• Signal to UC that funding for its academic quality initiatives is a lower priority for 2018‑19. Were the Legislature interested in providing additional funds for more targeted purposes, specify the use of the funding in the budget act.
  • After making decisions regarding eligibility, direct UC to develop a systemwide enrollment plan that includes (1) enrollment projections based on anticipated demographic changes and eligibility criteria, (2) strategies to maximize the use of existing facilities across the system before adding new space, and (3) clear justification for the need to add space within the system.
  • Direct UC to report on construction costs per square foot and explain any variation in these costs for the same type of space across campuses. To the extent UC is unable to provide sufficient justification for the differences contained in its four 2018‑19 proposals for new academic buildings, we recommend the state withhold authorization of those projects.
  • Require UC to develop a long‑term plan to (1) retire its maintenance backlog and (2) improve its ongoing maintenance practices moving forward to prevent a backlog from reemerging.
  • Direct UC to report in spring hearings on its current efforts to reduce pressure for new physical library storage space and expand its digital collections.

The full publication is at:

Much of what is to be found in the recommendations is micro-management. Now you can argue that the Regents, or UCOP, or someone, needs to do it. I think, however, that you would have a hard time arguing that the legislature (120 members) attempting to do it is feasible. An interesting question (not asked) is whether other top universities do it better.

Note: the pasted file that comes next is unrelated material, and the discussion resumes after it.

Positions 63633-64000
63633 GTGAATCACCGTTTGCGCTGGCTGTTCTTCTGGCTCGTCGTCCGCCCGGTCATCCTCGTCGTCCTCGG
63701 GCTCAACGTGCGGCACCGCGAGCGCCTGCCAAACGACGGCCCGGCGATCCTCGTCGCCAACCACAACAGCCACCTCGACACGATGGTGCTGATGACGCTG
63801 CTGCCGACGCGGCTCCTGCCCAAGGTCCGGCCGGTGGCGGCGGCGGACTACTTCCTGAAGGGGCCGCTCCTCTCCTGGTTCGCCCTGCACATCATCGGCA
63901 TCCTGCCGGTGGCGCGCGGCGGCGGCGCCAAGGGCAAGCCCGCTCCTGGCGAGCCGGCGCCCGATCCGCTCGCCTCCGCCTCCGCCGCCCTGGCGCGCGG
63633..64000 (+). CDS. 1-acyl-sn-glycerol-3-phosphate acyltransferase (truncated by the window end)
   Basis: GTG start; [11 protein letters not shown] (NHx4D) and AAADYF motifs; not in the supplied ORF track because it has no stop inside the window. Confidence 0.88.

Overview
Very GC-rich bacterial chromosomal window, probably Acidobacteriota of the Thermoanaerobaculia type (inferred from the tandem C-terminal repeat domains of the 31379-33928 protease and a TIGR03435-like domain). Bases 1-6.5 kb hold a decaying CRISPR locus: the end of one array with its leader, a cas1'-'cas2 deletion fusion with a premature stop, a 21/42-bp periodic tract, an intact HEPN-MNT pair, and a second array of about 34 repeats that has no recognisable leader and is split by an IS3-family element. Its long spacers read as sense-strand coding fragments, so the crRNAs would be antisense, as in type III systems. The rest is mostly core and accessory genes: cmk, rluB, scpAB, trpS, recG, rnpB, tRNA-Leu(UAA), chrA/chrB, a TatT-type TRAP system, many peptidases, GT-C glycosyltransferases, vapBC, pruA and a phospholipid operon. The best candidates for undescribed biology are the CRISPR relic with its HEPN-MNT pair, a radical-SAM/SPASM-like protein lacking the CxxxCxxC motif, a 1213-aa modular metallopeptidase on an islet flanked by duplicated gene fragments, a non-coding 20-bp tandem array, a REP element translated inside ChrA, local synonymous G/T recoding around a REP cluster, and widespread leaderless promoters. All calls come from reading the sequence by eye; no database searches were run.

Thursday, February 15, 2018

Money Loser for UC/UCLA

House Republicans’ rewrite of the Higher Education Act was a dud in almost all respects for student aid advocates and higher education associations. But in its proposal for the Federal Work-Study formula, the bill appeared to deliver on calls to make the program’s funding allocation more equitable.

The work-study formula has long been criticized for unfairly favoring elite private colleges in the Northeast.

Under the PROSPER Act -- as House Republicans have deemed their bill -- those are the institutions that would lose out the most on funding, according to an analysis by the American Council on Education.

The new formula would distribute funding in some surprising ways, however. Community colleges would see a big boost in work-study funding. But for-profit colleges would, too.

...The list of colleges potentially losing the most under the new formula does include some large public institutions with high proportions of Pell recipients, like University of California, Los Angeles, and the University of Washington Seattle. But they also include elite private colleges like Harvard, Northwestern and Cornell Universities.

The formula in the PROSPER Act was designed to move the distribution of work-study funds away from a system that awards traditional participants in the program like those institutions. It phases out existing base allocations over several years, instead rewarding institutions that serve a high proportion of Pell students. A separate formula for any program funding above $700 million would reward colleges that have success working with Pell students.

According to ACE’s projections, big winners in terms of total new work-study funds under PROSPER's formula, meanwhile, include public four-year institution Georgia State University, the for-profit Florida Career College and the private American Baptist Theological Seminary.